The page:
In Allan’s own words in a letter he sent to me two days ago, “No technology can ever replace billions of organisms in the moist gut of large herbivores cycling billions of tons annually dying plant material while also laying soil covering litter. And why should we ever try to do this with such machines as were developed, all using fossil fuels, when animals do it free using solar energy and feeding people?”
We all know that in many places there has been a long history of rapid population expansion, so I looked up United Nations figures on population expansion all over the world and in his part of Africa in Particular where, other than in just a couple Moslem countries, we are seeing the fastest growth on the planet. The UN population researchers had a nice symmetrical 100 year set of figures what looked at the last approximately 60 years and projected into the next 40 years, with the assumption based on trends, that population growth in Africa as well as most of the rest of the world would gradually slow. In particular they were looking at the period from 1950 to 2050. I said to Allan that it looked to me that these figures would absolutely override any kind of range management, what did he think?:
Zimbabwe would see a multiplication of population 8.1 times over, Sudan 8.3 times over, Rwanda 10.2, Ethiopia and Somalia 10.4, Kenya, 14.0 and Uganda 17.0. He answered as follows.
Population is of course serious and yes we very much bring it into our work – just do not talk about it because it aggravates the situation – something I learned long ago in Africa if a white talks about it then it turns racial tragically. This is dying out slowly. We point out that almost all the strife here is due to deteriorating land and rising population – the two collide with tragedy as we see repeatedly. To deal with it our mainstream NGO’s have three kneejerk responses — put in boreholes and dams to provide water (and the situation gets worse), feed starving mothers and children and treat diseases (and family size gets bigger and problem gets worse) and the third thing is to improve the economy with micro-banking, access roads to markets, etc (and family size gets bigger and problem worse).
I gave a talk on these lines in Northern Kenya not long ago and a woman from USAID came up to me after and said Oh how right you are. We have done all that for forty years here and now there are five times as many people killing each other.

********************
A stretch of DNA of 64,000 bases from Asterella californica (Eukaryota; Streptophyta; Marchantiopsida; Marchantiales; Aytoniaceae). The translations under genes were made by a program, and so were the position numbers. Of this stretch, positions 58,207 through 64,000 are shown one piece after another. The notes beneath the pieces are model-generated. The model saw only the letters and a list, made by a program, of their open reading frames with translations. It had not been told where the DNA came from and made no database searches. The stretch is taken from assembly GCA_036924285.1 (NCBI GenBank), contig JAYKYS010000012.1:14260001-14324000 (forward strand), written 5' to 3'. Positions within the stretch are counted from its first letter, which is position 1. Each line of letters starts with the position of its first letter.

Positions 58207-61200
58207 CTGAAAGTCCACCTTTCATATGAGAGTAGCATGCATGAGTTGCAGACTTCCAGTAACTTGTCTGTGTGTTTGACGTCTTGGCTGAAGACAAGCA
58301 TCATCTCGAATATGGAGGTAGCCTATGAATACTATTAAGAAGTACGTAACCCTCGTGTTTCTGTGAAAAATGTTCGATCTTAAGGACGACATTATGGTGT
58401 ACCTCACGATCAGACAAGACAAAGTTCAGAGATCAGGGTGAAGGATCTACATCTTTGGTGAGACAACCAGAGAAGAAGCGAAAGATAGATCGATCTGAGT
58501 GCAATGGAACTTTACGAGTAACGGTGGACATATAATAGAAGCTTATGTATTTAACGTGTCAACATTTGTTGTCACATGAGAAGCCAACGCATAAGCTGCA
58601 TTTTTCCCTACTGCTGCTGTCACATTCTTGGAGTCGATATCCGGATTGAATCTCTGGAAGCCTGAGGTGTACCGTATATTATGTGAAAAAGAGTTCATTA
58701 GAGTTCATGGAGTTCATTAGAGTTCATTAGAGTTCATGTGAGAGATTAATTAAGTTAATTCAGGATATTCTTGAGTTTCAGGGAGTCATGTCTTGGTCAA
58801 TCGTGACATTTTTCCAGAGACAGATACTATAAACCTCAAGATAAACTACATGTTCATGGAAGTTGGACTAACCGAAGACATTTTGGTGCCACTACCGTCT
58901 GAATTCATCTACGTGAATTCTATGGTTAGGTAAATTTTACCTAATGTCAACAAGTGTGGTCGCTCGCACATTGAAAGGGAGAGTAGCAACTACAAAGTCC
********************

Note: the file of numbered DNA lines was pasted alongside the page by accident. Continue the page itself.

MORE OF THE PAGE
So to deal with this we stress – put in your projects but make sure that some money is always going to two things – teaching people to reverse the land degradation (as we demonstrate here [at his ranch in Zimbabwe]) and educating and empowering women. Only the latter seems to lead to family size balancing with resources.
These population ideas seem to me as solid as Allan’s ideas about regenerating grasslands from deserts, if far more conventionally accepted by healthy workers and Planned Parenthood around the world if not the Catholic Church. Imagine his whole systems “holistic management” could include a gradual scaling back to a sustainable number of humans as well as animals, and we could conceivably imagine shifting back to many more natural animals on the land too. We might then imagine a more balanced human diet with ultimately less meat. That’s what would make for more room for the natural plant and animal communities doing their ancient and traditional job of maintaining soil, water and atmospheric gas balances. Multiply that by enormously reduced human impact by people through building cities for people instead of cars and we have a serious approach to very long term return to healthy evolution for out planet. My biggest surprise of all in learning about Savory, is that by combining forces and “holistically managing” population, agriculture (largely through – surprise! – grazing) and the ecocity transition we might see the sort of surprise coming to pass that could actually overwhelm all those negatives that are compounding at this same time.
Richard Register is founder and president of Ecocity Builders and can be reached at firstname.lastname@example.org